It took 18 months for defense and prosecuting attorneys to finalize their case, and all the while, I wrote him monthly: a careful letter detailing my life. When finally the lawyers were ready to present their arguments, they chose to settle for a plea bargain, instead. Kevin was sentenced to 27 to 50 years in a maximum-security prison, but this in lieu of an arduous trial, one that would be undoubtedly difficult for everyone involved. He was not obligated to receive mental health treatment, not required to ever talk about what happened. and because there was never a trial, the only information I’ll ever have is what I first heard on the evening news.
* * *
I still write Kevin once a month. I tell him about everything: how I visited the Iowa State Fair, for example, or how I saw an astronaut carved from butter. How I’d eaten the state’s largest pork tenderloin and half of the 50 food items served on sticks. And I think — every time — about asking: What happened that night and how in the world could it?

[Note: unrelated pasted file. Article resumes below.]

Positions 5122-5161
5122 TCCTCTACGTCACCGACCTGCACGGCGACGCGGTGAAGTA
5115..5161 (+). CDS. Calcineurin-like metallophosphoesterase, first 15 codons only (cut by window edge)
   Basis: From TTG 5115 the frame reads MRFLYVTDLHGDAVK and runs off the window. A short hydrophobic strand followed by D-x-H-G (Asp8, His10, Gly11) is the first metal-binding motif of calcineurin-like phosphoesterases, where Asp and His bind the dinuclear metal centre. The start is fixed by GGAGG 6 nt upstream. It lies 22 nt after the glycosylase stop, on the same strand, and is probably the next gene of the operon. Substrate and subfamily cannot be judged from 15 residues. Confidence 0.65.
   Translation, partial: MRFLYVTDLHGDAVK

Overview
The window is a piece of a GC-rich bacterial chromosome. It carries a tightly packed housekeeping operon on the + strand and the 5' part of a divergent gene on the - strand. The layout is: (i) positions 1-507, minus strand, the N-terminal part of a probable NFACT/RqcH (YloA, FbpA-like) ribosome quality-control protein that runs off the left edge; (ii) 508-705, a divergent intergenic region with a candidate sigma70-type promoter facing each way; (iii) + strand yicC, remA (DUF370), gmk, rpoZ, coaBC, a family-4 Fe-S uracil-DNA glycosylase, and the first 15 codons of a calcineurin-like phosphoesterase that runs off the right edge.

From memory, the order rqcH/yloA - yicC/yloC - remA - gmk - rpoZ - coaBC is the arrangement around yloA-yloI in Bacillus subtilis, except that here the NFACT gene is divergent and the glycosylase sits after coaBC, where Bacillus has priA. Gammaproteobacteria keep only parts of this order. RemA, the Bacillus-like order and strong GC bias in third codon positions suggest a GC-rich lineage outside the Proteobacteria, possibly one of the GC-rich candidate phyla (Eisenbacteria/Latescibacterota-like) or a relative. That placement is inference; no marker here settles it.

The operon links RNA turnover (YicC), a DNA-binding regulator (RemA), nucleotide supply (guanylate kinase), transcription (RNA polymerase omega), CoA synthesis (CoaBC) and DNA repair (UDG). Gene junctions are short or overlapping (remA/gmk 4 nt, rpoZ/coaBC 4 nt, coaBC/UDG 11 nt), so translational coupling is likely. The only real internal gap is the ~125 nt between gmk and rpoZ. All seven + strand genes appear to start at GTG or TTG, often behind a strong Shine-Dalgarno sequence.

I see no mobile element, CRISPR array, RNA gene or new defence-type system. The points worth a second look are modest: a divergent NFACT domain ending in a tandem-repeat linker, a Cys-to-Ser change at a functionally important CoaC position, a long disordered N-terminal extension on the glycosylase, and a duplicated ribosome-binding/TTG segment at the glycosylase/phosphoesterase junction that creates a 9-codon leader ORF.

But instead I say nothing, because I fear I am not equipped. I have no idea how to handle his mental illness, which I know is still ongoing, because every few months — along with his letter — he includes a new graphic story: a woman stabs a man in the neck, or blood oozes into a loaf of bread. He is trying — the best he can — to work through whatever happened, but there are no professionals assisting him along the way, no trained specialists to help him get better. He’ll spend nearly his whole life in prison, safe from society but never himself.
It is tempting — considering recent events — to jump to a grandiose conclusion, to assert what I have learned, to say that my friendship with Kevin Schaeffer has taught me everything, including this world. That in knowing him, I know myself. But the truth is, I’ve learned nothing, and I’m not certain I ever will, except that our society is one of indifference and apathy for the mentally ill. Through Kevin, I’ve learned the facts: that the rate of mental illness in inmates is five times that of the general population, that it’s rising with every year, that we put the sick in prisons because we don’t know what else to do. And in the past three years alone, $2.2 billion has been cut from state mental-health budgets.